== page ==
The effects of any budget/program decisions made since the information was collected during 1997-98 are NOT reflected in the National Security Space Road Map (NSSRM).

(U) Defense Satellite Communications System (DSCS) III

-Road Map
-Text Version

Overview (U):

(U) SHF systems support worldwide secure-voice and high data-rate communications between the U.S. and its vast network of military installations and other government agencies operating on the ground and at sea. These systems are used for high priority communications such as warfighter support in the exchange of wartime information between defense officials and battlefield commanders and to transmit space operations and early warning data to various users. The backbone of SHF satellite communication systems is the Defense Satellite Communications System (DSCS). Nine DSCS III satellites are on orbit including five primary and four reserve satellites. The DSCS Service Life Enhancement Program (DSCS SLEP) provides performance enhancements for the last four DSCS III satellites. These enhancements are designed to increase the DSCS tactical system capacity by over 200 percent.

Description (U):

(U) The DSCS III satellite was designed as an improved capability satellite to replace the aging DSCS II satellite constellation.

(U) The first DSCS III satellite was launched in October 1982 along with a DSCS II satellite. There are two communications sub-systems on the DSCS III satellite. The primary system has eight antennas that can be connected in various ways to six independent transponders. Each transponder has its own limiter, mixer, and transmitter so that it can be configured to serve a specific type of user requirement. There are two earth coverage horns and one multibeam receiving antenna. The multibeam receiving antenna (MBA) can be conformed to a variety of shapes, sizes, and locations by means of a beam-forming network that controls the amplitudes and phases of each of the 61 individual beams. This antenna can also form "nulls" to counter jammers on the ground. Two transmitters on the satellite are always connected to earth coverage antennas. One antenna is a Gimballed Dish Antenna (GDA) which provides a 3-degree spot beam. The other earth coverage antennas are two 19-beam transmit MBAs. These antennas have the same capabilities as the receive MBA (except nulling).

(U) The secondary communications sub-system consists of an AFSATCOM single channel transponder (SCT). The SCT has its own UHF transmitting and receiving antennas that can be connected to the X-band Earth coverage or MBA receiving antennas. The SCT demodulates the received uplink and remodulates it for transmission and can also store messages for repeated transmission. The X-band uplink has anti-jamming protection.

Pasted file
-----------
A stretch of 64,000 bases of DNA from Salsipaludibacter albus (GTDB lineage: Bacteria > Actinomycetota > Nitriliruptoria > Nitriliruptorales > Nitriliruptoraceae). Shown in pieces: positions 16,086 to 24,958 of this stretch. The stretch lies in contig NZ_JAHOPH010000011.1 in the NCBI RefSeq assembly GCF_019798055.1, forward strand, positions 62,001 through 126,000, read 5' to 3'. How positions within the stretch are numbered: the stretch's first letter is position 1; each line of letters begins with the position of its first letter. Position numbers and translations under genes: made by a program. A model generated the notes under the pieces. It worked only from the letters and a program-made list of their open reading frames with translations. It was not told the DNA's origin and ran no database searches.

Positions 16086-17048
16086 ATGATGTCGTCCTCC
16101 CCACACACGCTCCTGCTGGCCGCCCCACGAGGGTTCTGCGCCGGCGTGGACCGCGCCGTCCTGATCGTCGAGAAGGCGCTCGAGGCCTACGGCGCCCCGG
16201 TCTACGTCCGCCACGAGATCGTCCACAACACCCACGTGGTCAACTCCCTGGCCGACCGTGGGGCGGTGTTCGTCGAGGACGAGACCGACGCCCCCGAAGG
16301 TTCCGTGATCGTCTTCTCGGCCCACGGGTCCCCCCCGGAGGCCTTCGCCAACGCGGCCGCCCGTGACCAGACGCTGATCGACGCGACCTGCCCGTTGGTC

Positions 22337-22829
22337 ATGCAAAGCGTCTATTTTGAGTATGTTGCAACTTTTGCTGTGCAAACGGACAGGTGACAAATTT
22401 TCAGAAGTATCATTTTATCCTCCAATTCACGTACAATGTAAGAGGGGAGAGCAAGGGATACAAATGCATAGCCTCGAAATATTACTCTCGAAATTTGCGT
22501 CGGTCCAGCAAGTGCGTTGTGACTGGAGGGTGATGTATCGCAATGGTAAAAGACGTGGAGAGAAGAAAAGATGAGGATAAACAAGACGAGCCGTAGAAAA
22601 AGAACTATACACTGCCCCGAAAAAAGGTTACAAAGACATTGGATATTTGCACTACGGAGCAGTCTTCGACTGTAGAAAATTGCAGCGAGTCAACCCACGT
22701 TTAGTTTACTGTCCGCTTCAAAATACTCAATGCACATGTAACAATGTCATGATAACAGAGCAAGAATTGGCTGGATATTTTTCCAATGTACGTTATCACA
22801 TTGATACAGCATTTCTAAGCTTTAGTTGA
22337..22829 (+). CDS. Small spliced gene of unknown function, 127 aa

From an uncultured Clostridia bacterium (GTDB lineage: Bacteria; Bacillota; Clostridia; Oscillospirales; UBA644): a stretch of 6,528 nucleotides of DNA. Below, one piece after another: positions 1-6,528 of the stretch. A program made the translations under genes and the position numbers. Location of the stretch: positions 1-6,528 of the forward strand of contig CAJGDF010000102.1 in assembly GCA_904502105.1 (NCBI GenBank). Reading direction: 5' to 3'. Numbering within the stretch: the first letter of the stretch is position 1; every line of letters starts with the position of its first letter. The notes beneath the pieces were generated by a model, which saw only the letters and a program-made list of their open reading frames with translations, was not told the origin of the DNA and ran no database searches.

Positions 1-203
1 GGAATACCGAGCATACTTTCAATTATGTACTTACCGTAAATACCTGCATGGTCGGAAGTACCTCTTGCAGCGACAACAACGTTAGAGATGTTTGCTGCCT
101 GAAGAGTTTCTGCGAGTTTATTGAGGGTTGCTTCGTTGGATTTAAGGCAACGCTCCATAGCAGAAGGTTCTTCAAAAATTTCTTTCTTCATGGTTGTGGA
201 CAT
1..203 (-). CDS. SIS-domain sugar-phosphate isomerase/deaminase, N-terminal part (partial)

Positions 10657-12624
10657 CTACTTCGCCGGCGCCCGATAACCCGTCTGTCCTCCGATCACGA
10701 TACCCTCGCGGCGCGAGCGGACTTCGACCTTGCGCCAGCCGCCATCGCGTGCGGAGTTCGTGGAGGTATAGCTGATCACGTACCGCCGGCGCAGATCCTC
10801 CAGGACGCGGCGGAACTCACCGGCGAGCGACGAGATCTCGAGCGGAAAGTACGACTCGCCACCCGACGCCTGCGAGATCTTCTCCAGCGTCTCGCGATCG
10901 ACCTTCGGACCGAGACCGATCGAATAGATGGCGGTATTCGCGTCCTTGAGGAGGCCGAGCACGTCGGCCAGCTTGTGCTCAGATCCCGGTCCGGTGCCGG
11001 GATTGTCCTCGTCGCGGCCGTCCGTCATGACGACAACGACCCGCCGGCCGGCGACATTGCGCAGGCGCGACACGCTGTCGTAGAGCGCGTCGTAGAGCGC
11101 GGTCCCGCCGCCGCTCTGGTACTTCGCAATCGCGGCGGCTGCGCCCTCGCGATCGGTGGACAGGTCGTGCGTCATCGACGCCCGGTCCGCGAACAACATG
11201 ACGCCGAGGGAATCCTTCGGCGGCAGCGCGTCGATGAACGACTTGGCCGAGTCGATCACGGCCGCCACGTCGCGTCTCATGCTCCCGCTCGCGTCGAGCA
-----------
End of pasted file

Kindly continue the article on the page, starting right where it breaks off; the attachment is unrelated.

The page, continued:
(U) The DSCS terminal segment consists of approximately 635 fixed, transportable, and mobile terminals, and a control segment of five fixed DSCS Operations Control Centers.

(U) DSCS satellite B13 was launched on an Atlas II booster from Vandenburg AFB, CA on 24 Oct 1997.

User Impact (U):

(U) The Defense Satellite Communications System (DSCS) provides Super High Frequency (SHF) wideband and anti-jam satellite communications supporting critical national and strategic requirements for the National Command Authorities (NCA), ground mobile forces of all services, White House Communications Agency (WHCA), Navy, NATO, UK, and Diplomatic Telecommunications Service.

Programmatics (U):

(U) Operational.

Images (U):

DSCS IIIDefense Satellite Communication System (DSCS) III
This Table Is Unclassified.

Related Initiatives (U):
Adv Wideband Satellite (AWS)Advanced Wideband Satellite (AWS)
AFSATCOMAir Force Satellite Communications (AFSATCOM)
DDSDefense Dissemination System (DDS)
DISA STEPDefense Information Systems Agency (DISA) Standard Tactical Entry Point (STEP)
DSCS IIDefense Satellite Communications System (DSCS) II
DSCS Service Life Enhance ProgDefense Satellite Communications System (DSCS) Service Life Enhancement Program (SLEP)
Eastern RangeEastern Range
Lightwt Multi-band Sat TerminalLightweight Multi-band Satellite Terminal (LMST)
MIDASMultiplexer Integration and DCSS (Digital Communications Satellite Subsystem) Automation System (MIDAS)
Single Channel Transponder SysSingle Channel Transponder System (SCTS)
STAR-TSHF Tri-Band Advanced Range-Extension Terminal (STAR-T)
Wideband GapfillerWideband Gapfiller
This Table Is Unclassified.

Related Requirements (U): None.

Related Categories (U):
MILSATCOMMilitary Sattelite Communications
Satellite OperationsSatellite Operations
SHF Satellite SystemsSuper High Frequency (SHF) Satellite Systems
This Table Is Unclassified.

Road Map Placements (U):

Major DoD Space ProgramsEvolution of the Selected Space Programs
National Security Space Road MapIntegrated System Road Map
This Table Is Unclassified.

Requirements, Funding and Additional Hotlinks (U):

Navy EHF SATCOM Program (NESP)
This Table Is Unclassified.

Lead Office (U):

Air Force.

(U) DoD: USD (A&T) and OASD(C3I), Pentagon, Washington, DC
(U) Service Staff: Air Force: SAF/AQS, HQAF/XOR Pentagon, Washington, DC
(U) Major Command: AFMC, Space and Missile Systems Center, Los Angeles AFB, CA
(U) Program Management: AF PEO (Space), Pentagon, Washington, DC; MILSATCOM Joint Program Office, Los Angeles AFB, CA

Point of Contact (U):

(U) Maj Steven Cliatt, SMC, Open Phone: (310) 336-4475.

Date Of Information (U):

(U) 01 February 1997


(U) For comments/suggestions contact: Office of the National Security Space Architect (NSSA), 571-432-1300.

(U) Road Map Production Date: 23 June 2001

The effects of any budget/program decisions made since the information was collected during 1997-98 are NOT reflected in the National Security Space Road Map (NSSRM).